In the Midst of Pain, Hope Thrives

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The young woman was left to not only navigate her bleak fate, but to do it alone.

“She started talking about her life, and how much she was in pain, and lived a part of her life unloved,” Dr. Igiraneza remembers. “We had given her all the treatment we could for kidney failure. So I asked her if I could talk to her about Christ and life after death.”

The desperate young woman was open, and curious. She listened intently as Dr. Igiraneza shared, telling her about a Father in heaven. The doctor spoke of the unconditional love of Jesus, and that if we believe that He died for our sins, He is both faithful and true, and will cleanse us from all of our sins and make us whole. “I reminded her that this life is not her own, and that death is the end of our life but the first chapter of eternity,” he recalls. In the midst of her pain, the news touched the dying woman’s heart.“I prayed with her, and she invited Christ into her heart,” he recounts.

The next morning, the young woman died.

“We couldn’t treat her body, but God helped me to reach her soul,” Dr. Igiraneza, now a third-year family medicine resident, says. “I couldn’t do that without being a Christian physician.”



As a physician training in family medicine, Dr. Igiraneza is fulfilling a dream to practice medicine in his home country of Burundi. Additionally, his training uniquely equips him to handle the acute needs that affect those in impoverished rural areas.

“My deepest dream is to work in a rural hospital in Burundi,” he shares. “But mostly at home, because there is no hospital there.”


In an environment with very little resources, the family medicine doctor can provide care that is more holistic, rather than extremely specialized. “The problem with specialties is that there is no one to lead the primary care team, and there aren’t enough specialists to staff hospitals,” said Dr. Bruce Dahlman, who leads the department of family medicine at Kabarak University, in an article published in CMDA’s April 2017 newsletter. The presence of highly skilled and well-trained family medicine Burundian physicians (also known as generalists) could very well be the catalyst in changing the future of health care in Burundi (and other African nations).

For Dr. Gad Igiraneza, the future of his country has been top of mind for many years. As a teen, his family fled civil war in Burundi. But through the hardship of being a refugee, he discovered God’s faithfulness. “God remained faithful to me and my family,” he remembers of that time. “We never spent a night without food, nor did we lack clothes to wear. My journey with Christ is the only thing I am convinced I will never regret.” Through God’s faithfulness, he also achieved the seemingly impossible dream of becoming a physician. “He gave me the ability to study medicine when people thought I could not make it,” he says. “I have seen His hand moving in the many patients I have encountered so far and have witnessed Him doing miracles when we were out of options for some of our patients.”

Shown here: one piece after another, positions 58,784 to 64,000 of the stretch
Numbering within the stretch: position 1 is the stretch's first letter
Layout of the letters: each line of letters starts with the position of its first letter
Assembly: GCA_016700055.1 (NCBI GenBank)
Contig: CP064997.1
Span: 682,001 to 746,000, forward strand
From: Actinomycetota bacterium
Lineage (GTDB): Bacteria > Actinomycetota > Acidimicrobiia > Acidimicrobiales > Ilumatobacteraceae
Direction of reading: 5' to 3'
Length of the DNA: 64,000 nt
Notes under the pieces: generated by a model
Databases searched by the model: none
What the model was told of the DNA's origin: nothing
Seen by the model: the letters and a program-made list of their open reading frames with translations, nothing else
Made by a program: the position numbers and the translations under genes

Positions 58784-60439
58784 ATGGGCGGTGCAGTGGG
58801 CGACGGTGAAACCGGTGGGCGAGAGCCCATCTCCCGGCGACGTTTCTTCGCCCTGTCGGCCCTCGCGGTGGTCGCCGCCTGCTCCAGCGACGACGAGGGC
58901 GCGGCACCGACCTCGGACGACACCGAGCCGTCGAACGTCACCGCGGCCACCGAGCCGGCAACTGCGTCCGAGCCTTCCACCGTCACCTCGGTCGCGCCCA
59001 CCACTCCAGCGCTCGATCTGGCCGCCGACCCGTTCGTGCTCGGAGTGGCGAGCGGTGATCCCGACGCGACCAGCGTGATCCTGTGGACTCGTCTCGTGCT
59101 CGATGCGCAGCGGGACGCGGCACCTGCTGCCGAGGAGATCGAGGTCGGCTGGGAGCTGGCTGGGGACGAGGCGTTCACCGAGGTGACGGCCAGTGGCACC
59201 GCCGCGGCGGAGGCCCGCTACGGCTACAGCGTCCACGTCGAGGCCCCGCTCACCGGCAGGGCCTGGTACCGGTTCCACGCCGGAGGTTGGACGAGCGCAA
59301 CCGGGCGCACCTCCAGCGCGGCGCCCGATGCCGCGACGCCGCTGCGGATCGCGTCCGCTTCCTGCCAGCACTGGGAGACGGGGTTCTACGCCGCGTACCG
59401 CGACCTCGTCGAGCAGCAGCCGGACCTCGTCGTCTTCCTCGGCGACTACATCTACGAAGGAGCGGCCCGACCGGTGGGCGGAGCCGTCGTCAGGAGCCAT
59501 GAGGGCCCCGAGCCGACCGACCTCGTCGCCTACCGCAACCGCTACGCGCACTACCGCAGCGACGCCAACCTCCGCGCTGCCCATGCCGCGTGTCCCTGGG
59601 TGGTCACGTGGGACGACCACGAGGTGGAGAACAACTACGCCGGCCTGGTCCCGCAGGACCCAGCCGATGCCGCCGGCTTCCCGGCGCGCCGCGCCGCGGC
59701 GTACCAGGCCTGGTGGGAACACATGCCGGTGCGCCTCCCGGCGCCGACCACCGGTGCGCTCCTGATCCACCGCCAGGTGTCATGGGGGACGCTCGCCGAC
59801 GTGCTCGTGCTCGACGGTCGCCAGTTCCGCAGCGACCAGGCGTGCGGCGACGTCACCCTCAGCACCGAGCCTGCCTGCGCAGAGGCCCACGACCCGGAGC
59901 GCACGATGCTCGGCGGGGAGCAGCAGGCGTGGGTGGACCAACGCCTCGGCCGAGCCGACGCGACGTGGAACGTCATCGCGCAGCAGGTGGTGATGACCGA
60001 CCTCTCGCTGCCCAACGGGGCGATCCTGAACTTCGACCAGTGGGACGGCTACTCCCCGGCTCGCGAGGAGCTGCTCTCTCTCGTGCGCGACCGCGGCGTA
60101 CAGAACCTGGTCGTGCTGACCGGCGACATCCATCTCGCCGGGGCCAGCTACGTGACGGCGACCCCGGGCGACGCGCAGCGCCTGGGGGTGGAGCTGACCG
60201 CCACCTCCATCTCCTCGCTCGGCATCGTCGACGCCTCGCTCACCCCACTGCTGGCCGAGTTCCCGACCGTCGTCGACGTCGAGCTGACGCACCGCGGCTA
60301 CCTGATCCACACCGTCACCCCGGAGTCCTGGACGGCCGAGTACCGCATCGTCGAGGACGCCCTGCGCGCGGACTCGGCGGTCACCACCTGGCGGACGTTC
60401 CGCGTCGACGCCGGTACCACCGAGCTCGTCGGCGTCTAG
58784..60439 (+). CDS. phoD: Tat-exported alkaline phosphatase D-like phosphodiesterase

It is little wonder, then, what led him to pray for his dying patient. To bring a lasting hope to her, even when it seemed as if all else had failed.



Paving the way for national healthcare workers like Dr. Igiraneza to become missionaries to their own people is a critical piece in fulfilling MedSend’s goal to bring God’s transformational hope to the world. Like the experience Dr. Igiraneza had with his dying patient, the value of having Christian physicians treating the physical ailments of people in need is incalculable. But the additional spiritual care, delivered by a practitioner who shares the same culture and speaks the same language… has eternal impact.

National healthcare professionals provide a particularly effective approach to healthcare ministry, and are a crucial element of the process of building permanent, sustainable, and thriving healthcare systems where they are needed most.


Generous giving by our supporters has enabled MedSend to grow the Nationals program in remarkable ways during the last five years. God is calling us to do more to build the Nationals program, in order to provide funding to even more national healthcare workers. Will you consider joining us in this effort to bring transformational hope through Christian national healthcare workers?

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